The JWST’s field of regard excludes a significant portion of the celestial sphere in the anti-sun direction. See JWST field of regard (FOR) (source of the image below) Also see How much of the sky can the JWST see?
The spacecraft can’t pitch up to align the telescope boresight to within 45* of the anti-sun direction because the telescope would move out from behind the fixed sunshields.
Observatory within “Penumbra” of sunshield
Over a 6 month half-orbit of the sun, the entire sky is observable. But what happens if an interesting event occurs in the “blind spot”? Like Shoemaker-Levy or the arrival of Rama? A gravitational wave event?
If the observatory and sunshield were articulated to move 22.5* with respect to each other, the entire celestial hemisphere would be included in the field of regard.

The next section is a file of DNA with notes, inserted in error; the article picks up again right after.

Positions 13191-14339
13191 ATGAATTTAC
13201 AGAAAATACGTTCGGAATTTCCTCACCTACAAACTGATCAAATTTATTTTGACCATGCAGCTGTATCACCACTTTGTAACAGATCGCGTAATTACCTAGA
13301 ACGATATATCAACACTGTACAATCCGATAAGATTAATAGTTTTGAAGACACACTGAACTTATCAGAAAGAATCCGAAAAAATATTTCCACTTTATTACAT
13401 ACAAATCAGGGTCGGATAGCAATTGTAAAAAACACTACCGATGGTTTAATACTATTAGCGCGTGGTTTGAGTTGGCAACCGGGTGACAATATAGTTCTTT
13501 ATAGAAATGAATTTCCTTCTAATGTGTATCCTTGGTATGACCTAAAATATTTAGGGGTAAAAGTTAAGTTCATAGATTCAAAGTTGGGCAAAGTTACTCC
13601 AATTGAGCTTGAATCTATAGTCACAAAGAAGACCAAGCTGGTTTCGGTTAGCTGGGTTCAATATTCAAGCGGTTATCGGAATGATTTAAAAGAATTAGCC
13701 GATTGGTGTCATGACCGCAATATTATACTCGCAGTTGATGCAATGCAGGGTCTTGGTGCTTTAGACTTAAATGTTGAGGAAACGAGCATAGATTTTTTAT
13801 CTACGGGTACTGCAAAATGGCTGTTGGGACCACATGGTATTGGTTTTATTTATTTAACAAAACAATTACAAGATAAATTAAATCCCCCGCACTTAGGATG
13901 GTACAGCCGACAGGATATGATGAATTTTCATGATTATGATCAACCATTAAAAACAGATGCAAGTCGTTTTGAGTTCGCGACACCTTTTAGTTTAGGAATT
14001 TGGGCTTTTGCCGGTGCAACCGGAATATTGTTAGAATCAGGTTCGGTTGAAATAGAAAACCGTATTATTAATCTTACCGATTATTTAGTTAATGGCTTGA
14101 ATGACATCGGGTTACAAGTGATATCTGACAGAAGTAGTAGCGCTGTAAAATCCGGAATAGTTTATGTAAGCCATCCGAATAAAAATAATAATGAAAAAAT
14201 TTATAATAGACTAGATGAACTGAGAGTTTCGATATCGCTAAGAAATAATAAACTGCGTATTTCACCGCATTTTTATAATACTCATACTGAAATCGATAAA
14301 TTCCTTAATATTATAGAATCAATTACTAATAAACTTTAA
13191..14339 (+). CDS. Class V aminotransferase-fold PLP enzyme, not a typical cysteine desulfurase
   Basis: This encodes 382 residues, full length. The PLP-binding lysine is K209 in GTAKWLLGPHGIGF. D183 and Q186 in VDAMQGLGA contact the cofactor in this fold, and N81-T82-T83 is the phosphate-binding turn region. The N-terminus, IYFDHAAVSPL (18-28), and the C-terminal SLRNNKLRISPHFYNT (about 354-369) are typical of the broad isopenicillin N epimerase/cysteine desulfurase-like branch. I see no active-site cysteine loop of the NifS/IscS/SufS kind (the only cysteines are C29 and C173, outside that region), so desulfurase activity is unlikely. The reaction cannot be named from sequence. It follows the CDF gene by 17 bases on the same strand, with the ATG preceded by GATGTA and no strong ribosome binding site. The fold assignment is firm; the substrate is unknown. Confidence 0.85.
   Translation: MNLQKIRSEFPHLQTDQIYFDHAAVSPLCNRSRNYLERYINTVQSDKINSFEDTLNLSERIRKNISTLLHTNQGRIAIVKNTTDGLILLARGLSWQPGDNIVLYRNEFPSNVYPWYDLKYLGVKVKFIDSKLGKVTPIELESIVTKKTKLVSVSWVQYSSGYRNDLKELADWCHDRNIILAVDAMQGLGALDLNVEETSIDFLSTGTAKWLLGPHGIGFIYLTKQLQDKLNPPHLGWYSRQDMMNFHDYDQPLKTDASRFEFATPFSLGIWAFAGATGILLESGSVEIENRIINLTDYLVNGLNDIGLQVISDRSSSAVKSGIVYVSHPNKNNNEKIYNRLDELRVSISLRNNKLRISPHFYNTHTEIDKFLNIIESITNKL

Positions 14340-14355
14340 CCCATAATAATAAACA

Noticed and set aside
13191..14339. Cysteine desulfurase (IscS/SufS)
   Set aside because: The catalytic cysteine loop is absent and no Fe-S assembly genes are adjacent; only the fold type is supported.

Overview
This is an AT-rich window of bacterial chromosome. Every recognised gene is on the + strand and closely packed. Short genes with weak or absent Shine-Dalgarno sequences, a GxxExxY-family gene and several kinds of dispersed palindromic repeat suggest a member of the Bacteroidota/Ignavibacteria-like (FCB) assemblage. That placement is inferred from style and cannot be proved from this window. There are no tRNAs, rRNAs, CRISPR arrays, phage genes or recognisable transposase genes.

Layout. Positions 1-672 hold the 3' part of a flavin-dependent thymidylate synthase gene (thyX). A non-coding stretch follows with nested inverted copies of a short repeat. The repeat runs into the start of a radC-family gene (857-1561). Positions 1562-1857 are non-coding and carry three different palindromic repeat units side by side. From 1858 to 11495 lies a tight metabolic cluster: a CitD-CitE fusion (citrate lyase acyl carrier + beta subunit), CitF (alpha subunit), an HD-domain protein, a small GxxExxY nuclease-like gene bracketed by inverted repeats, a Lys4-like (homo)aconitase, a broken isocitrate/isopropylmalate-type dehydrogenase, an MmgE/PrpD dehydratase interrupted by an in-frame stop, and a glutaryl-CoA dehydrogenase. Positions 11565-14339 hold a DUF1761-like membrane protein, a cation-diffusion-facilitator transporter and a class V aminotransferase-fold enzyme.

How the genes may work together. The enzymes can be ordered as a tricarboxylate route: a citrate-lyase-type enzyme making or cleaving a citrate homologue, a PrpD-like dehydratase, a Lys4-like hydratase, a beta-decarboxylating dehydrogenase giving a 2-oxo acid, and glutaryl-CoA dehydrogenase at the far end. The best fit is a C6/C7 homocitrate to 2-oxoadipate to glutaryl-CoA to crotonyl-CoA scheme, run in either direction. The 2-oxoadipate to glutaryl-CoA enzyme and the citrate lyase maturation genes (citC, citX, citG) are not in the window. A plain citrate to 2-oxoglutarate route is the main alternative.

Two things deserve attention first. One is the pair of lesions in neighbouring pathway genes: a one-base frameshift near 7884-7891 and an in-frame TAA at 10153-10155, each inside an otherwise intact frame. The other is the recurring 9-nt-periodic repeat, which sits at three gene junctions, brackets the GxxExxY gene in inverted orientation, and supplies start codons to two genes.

It is not necessary to violate the single, rigid structure of the observatory to point it in a different direction. It is only necessary to ensure it is shaded in the new direction. This could be done by re-designing the sun shield to provide more coverage. The increased coverage need not be in all axes. Adding another 25* of rotation in the V2 axis would extend the field of regard to the entire celestial hemisphere. This would have no effect on reaction wheels, fuel consumption, failure risk or lifespan
Was this capability not seen as a design priority? I can’t imagine it would be a technical challenge.